|Publications : Chapters
'The ‘versus’ habit: Bristol, Banksy
and the Barons'
From: Gough, P.J. (2010) ‘The
‘versus’ habit: Bristol, Banksy and the Barons’,
in ‘Lest We Forget’,
Black Dog Press, eds. Maggie Andrews, Charlie Bagot-Jewitt and Nigel
Hunt, The History Press, 2011
Little is ever forgotten in Bristol. The historic
enmity between the two halves of the city may be well hidden, but
it is played out in the psycho-geographies of a ‘federal’
city. During the eighteenth century, gathered to the north around
Georgian Clifton lived the high Anglican, high Tory, merchant class,
largely represented by the Society of the Merchant Venturers. Over
centuries they became the most powerful mercantile cartel in Bristol
and the region; their wealth and status partly founded on the trade
in slaves and other ‘goods’ from the west coast of Africa.
On the other side of the city, the Non-conformist, Whig/Liberal
industrialists of Bedminster, the separate town that eventually
became South Bristol, strongly associated with Dissention and the
development of tobacco, sugar and chocolate industries owned by
Non-conformist families such as the Frys and Wills, dynasties linked
to the Quakers and rooted in manufacturing rather than maritime
The merging of the ‘Hundred of Bedminster’
with the City of Bristol around 1900 brought the two ruling elites
into direct competition for control of the central commemorative
landscape of a new Bristol. The built environment is still bedecked
with their claims to the high ground. Two edifices mark the skyline:
Cabot’s Tower, built in 1887 is firmly associated with the
mercantile entrepreneurialism of the Italian voyager Giovanni Cabotto.
Quarter of a mile away stands the 1925 Wills Memorial Building of
Bristol University, which was substantially funded by the eponymous
South Bristolian family, and further aided by the Frys. Elsewhere
in the city, other monumental forms perpetuated the adversarial
frisson. In 1894, the year that William H.Wills was returned to
Parliament as MP for East Bristol, he marked the occasion by commissioning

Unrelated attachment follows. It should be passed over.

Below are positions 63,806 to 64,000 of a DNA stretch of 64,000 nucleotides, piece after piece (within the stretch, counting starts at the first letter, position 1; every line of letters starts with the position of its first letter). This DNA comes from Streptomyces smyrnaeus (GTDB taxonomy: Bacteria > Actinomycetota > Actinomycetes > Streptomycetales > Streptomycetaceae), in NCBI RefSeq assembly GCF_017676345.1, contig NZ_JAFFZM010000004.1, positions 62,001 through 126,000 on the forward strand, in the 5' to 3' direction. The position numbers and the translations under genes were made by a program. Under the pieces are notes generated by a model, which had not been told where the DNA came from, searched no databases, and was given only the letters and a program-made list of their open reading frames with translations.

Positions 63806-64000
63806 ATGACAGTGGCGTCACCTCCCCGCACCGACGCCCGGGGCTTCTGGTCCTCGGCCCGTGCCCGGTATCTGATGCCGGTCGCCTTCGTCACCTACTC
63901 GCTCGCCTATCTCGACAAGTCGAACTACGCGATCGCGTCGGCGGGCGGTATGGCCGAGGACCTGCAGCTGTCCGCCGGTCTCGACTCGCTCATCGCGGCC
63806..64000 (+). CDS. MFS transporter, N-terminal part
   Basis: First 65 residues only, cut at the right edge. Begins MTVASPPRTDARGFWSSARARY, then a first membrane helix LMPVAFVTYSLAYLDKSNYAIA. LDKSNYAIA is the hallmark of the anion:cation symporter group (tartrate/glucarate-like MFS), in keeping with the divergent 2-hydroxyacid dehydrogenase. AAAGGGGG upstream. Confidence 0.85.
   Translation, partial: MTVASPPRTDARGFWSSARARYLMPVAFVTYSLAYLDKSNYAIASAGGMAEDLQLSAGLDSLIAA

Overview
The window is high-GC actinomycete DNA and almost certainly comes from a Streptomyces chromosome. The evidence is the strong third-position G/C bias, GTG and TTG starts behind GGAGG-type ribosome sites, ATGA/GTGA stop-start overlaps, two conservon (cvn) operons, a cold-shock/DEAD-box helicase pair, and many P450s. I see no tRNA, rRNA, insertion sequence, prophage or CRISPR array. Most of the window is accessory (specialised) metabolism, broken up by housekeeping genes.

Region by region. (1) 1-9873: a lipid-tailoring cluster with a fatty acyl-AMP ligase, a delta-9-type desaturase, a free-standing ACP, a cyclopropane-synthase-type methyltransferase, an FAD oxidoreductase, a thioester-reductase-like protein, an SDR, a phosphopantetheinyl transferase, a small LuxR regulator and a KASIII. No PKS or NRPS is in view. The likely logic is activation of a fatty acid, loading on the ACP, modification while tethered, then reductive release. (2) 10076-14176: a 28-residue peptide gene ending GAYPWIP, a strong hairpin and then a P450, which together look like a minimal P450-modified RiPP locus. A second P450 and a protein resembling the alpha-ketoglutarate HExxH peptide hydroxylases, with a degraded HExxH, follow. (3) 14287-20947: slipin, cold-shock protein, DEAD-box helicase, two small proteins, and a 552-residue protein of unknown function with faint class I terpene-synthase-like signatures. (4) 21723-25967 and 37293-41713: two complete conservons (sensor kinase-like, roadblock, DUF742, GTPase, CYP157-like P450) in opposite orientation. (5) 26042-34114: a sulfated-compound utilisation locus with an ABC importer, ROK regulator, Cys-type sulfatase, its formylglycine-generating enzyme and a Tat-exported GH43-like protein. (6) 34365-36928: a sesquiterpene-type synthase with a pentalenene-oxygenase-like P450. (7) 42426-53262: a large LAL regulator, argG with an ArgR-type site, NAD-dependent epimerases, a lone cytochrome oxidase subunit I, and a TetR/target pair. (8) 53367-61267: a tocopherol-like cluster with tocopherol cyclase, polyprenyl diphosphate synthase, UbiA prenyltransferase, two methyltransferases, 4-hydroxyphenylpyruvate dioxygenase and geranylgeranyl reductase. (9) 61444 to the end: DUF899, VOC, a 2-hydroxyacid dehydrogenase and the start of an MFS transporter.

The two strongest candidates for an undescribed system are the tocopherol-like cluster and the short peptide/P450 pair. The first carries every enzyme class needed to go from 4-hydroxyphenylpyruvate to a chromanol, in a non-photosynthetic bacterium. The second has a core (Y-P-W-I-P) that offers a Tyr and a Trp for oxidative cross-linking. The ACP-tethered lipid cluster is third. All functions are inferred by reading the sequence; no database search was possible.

a statue to the mid-eighteenth century radical Whig MP for Bristol,
Edmund Burke. One year later, by way of response, John Cassidy’s
statue of Edward Colston, paragon of the city’s mercantile
and Anglican values, was erected in the centre. Today, the two statues
stand a hundred metres apart, continuation of a parallel monologue
in the recitation of Bristol’s past. Such tensions erupt periodically
but persistently. In 2006 the city held the great ‘apology
debate’, a mass gathering of historians, politicians and other
public figures, chaired by AC Grayling, intending to arrive at a
conclusive declaration. 'It's time the city said sorry', proclaimed
The Bristol Evening Post, but in the event no clear consensus emerged.
On the contrary, the debate stirred up further anger and upset.
Seven years earlier, with rather less fuss, Liverpool City Council
had passed a formal motion unanimously acknowledging and apologising
for the City’s part in the slave trade.
It is not difficult to see, then, how the mnemonic landscape of
Bristol offers a difficult setting for any monumental intervention.
Take for example its war memorial. Given its speckled history of
internecine rivalry it will not surprise us that Bristol was the
last city in Great Britain to erect its Cenotaph, a monument to
the 6,000 men and women from the city who died in the Great War.
Designed to unite disparate factions in one inclusive act of mourning
it was not unveiled until 1932, the delay due not to costs, design,
or inscription but to its location. It stands on a traffic island
on reclaimed land over the River Frome, a ‘neutral’
spot lodged between the mercantile north of the city and the Nonconformist
south, a tomb to no one on no one’ s land.
As major markers in the urban landscape, memorials encapsulate and
perpetuate memory. The very sites and spaces they command and control
are important. Rarely are they arbitrary assignations, they are
‘consciously situated to connect or compete with existing
nodes of collective remembering.’ Containing and conveying
memory, memorials exist not only as aesthetic devices but as an
apparatus of social memory, as ‘rhetorical topoi’, civic
compositions that set out our national heritage and our public responsibilities,
positioned in the urban schema as the embodiment of power and memory.
However deeply submerged they may be in the collective sub-conscious
of a city, such tensions explain why the rhetorical iconography
embedded in monuments is capable of arousing such ire when they
are first sited, defaced, removed or threatened with relocation.
Statues, their chosen subjects and their positioning in British
cities arouses passions that can seem disproportionate to the actual
investment in bronze or stone. The livid protests that accompanied
the erection of a statue to the RAF commander ‘Bomber’
Harris may seem rather extreme sixty years after the war, but that
is to underestimate the role played by public artifacts in sustaining
certain power bases, especially in moments of contemporary anxiety
or dispute. Power, as Foucault, points out creates its own points
of resistance and the power over memory and identity held by any